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Rewetting the Ink on Washington’s Industrial Stormwater General Permit: Significant Modifications Coming Down the Pipes

The Washington Department of Ecology (Ecology) released the draft 2020 Industrial Stormwater General Permit (ISGP) for public comment. The draft permit contains a number of changes from the existing ISGP, including adding two new industry groups that will require coverage (marine construction, and construction, transportation, and mining equipment rental and leasing), changing the timing of the first flush, and revising requirements for consistent attainment. 

Failure to comply with all permit requirements can result in enforcement actions and/or citizen suits. Facilities can minimize risk now by becoming familiar with, and preparing for, the expected permit changes.

Background

In Washington, industrial stormwater discharges are regulated under both the federal Clean Water Act (CWA) and state Water Pollution Control Act. The Washington Department of Ecology enforces state and federal industrial stormwater requirements using a single general permit—the Industrial Stormwater General Permit. Facilities with industrial stormwater discharges apply for coverage under the ISGP, rather than applying for individual discharge permits. Once covered, the facility must comply with all terms of the ISGP.

The current ISGP expires on December 31, 2019. The final 2020 ISGP will take effect in the beginning of 2020. Facilities currently under ISGP coverage need to reapply for coverage under the forthcoming 2020 ISGP by July 1, 2019.

ISGP Permit Changes

There are a number of proposed changes in the draft 2020 ISGP. A summary of the main changes follows. A redline version of the ISGP, reflecting all proposed changes, is available here.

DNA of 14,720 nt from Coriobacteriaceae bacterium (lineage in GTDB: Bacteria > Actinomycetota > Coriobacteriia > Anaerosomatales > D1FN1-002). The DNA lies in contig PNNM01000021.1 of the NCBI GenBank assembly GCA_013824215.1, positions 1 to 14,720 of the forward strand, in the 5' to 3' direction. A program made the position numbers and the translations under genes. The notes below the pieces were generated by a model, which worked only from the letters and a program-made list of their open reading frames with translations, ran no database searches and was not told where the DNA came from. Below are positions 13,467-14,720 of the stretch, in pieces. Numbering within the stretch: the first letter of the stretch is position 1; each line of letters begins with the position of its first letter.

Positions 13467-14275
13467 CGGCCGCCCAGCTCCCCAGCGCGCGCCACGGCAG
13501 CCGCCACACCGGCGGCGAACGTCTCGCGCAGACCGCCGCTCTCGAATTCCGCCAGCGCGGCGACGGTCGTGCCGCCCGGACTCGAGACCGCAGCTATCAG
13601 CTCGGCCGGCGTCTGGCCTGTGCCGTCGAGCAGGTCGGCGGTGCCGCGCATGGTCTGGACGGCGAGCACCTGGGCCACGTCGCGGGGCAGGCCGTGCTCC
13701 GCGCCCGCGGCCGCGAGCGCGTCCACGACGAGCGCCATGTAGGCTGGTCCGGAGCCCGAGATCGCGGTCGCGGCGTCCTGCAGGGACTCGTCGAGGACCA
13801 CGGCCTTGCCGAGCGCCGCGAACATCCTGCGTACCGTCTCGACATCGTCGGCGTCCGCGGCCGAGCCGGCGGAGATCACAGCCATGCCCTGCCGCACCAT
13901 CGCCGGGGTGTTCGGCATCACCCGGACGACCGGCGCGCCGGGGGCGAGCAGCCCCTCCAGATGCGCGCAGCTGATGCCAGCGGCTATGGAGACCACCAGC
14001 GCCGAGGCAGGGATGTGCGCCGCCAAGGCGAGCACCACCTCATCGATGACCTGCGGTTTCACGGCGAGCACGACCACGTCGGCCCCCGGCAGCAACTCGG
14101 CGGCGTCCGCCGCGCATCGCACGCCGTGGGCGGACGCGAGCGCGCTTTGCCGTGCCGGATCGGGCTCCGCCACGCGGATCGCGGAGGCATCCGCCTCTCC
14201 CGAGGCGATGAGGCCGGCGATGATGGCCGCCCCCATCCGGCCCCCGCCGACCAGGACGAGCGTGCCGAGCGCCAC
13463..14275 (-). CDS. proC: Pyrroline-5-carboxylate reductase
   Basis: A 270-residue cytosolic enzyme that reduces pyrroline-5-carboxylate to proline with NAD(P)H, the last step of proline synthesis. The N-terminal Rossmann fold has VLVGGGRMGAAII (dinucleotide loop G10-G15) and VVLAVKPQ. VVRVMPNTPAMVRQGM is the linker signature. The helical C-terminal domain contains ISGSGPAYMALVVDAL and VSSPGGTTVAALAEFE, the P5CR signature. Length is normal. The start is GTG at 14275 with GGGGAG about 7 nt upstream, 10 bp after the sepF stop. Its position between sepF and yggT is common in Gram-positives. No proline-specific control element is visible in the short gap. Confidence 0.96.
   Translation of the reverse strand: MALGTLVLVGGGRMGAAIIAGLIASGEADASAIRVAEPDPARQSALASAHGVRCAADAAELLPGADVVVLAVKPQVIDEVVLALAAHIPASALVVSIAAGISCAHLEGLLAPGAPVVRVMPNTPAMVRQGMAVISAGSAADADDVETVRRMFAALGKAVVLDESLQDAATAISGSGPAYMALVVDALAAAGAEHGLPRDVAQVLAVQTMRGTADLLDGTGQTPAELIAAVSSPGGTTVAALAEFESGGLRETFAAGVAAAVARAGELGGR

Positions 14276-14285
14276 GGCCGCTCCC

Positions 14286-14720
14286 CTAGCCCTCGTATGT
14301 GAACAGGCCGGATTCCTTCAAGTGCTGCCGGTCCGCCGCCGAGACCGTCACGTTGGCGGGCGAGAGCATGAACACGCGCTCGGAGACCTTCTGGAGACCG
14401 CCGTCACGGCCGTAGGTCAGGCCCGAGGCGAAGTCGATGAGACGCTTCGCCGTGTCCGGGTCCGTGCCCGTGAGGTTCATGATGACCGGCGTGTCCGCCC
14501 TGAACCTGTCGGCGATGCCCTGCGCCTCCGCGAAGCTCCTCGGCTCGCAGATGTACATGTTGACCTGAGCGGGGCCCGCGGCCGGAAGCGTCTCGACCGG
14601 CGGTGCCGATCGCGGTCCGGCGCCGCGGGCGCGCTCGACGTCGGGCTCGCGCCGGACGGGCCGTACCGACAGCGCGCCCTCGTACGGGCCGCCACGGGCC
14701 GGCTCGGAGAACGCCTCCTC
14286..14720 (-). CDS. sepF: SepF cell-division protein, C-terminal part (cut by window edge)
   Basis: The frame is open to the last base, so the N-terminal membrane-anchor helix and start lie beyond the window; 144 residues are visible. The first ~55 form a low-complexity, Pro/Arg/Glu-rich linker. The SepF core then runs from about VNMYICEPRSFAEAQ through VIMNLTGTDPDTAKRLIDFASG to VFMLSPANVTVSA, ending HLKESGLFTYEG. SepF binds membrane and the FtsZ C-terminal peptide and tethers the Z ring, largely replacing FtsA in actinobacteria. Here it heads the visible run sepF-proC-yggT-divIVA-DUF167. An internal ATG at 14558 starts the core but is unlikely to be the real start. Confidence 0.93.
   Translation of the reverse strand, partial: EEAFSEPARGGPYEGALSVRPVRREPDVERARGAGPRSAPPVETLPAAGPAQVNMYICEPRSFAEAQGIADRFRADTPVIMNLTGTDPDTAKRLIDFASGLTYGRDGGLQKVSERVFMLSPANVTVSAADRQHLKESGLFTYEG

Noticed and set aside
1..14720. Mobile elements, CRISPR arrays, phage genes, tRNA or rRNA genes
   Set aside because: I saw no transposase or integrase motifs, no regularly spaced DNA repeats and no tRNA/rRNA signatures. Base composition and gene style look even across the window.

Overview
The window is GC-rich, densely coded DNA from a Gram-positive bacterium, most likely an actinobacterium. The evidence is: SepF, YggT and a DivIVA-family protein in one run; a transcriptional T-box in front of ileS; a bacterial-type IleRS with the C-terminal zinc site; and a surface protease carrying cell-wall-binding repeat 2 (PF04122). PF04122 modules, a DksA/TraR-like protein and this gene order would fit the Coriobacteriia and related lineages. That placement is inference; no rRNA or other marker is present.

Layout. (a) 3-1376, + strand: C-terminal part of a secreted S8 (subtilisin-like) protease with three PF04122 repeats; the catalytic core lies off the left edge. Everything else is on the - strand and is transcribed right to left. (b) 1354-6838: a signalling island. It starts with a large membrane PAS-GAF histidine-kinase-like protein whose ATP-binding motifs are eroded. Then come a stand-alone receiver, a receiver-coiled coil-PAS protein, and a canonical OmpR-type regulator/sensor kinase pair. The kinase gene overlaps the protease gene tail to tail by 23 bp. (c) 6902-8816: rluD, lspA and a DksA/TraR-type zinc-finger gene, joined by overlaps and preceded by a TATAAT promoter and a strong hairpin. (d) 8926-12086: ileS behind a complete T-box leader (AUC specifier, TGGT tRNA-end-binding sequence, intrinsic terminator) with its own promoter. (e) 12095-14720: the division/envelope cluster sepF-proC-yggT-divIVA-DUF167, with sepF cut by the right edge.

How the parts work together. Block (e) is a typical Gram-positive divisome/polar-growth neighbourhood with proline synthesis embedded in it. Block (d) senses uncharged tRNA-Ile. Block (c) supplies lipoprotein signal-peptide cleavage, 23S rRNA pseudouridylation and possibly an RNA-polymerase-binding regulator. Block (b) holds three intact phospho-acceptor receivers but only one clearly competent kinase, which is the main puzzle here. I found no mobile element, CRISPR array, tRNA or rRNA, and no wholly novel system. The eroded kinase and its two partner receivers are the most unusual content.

Permit Coverage

ISGP coverage is only required if a facility (1) conducting industrial activities (2) discharges stormwater (3) to a surface waterbody or storm sewer system that drains to a surface waterbody and (4) does not qualify for a Categorical No Exposure (CNE) exemption.

The current ISGP identifies “facilities conducting industrial activities” by reference to 1987 Standard Industrial Classification (SIC) codes. If a facility’s SIC is listed in Table 1 of the permit, the facility is within the scope of the ISGP. The draft 2020 ISGP proposes to switch from SIC codes to 2017 North American Industry Classification System (NAICS) codes for identifying the sectors required to apply for permit coverage. In areas where SIC codes and NAICS closely track one another, this change will not be significant. For example, warehousing. In other cases where the codes do not line up, this change may have a substantive effect on coverage. It is important for facilities to check whether their NAICS code is listed in the draft 2020 ISGP Table 1.

Significantly, the draft 2020 ISGP permit adds two new sectors that will be required to obtain permit coverage and comply with the same:

  1. Construction, transportation, mining, and forestry machinery and equipment rental and leasing.

  2. Marine construction.

Complying with ISGP permit requirements may be a heavy lift for facilities in these previously excluded sectors. The facilities may want to start preparing now to ensure they will be able to comply with permit requirements come 2020.

The draft ISGP does not alter Ecology’s eleven criteria by which a facility can qualify for a CNE, but it does clarify the process for obtaining a CNE. The draft 2020 permit requires all CNE applications to be submitted electronically through Ecology’s Water Quality Permitting Portal. 

Application for Coverage

The draft 2020 ISGP clarifies that permit coverage is obtained by submission of a permit coverage Notice of Intent through Ecology’s Water Quality Permitting Portal rather than a traditional “permit application.”

Stormwater Pollution Prevention Plan

Stormwater Pollution Prevention Plans (SWPPPs) must contain a site map. The draft 2020 ISGP adds a number of additional features site maps are required to include. It is important for facilities to review their existing site maps against this updated list. In many cases, existing site maps will no longer be sufficient to comply with the 2020 requirements.

The draft 2020 ISGP includes a few clarifications regarding SWPPP Best Management Practice (BMP) requirements. For example, dumpster lids should be storm proof and that UL approved double-walled tanks may be used in lieu of containment berms or dikes.

First Flush Timing

Facilities are required to sample the “first fall storm event each year” (i.e. first flush), in addition to other sampling requirements. The draft 2020 ISGP proposes to change the definition of “first fall storm event” from the first rain event after October 1 to the first rain event after September 1. Facilities will want to take caution not to miss this earlier requirement.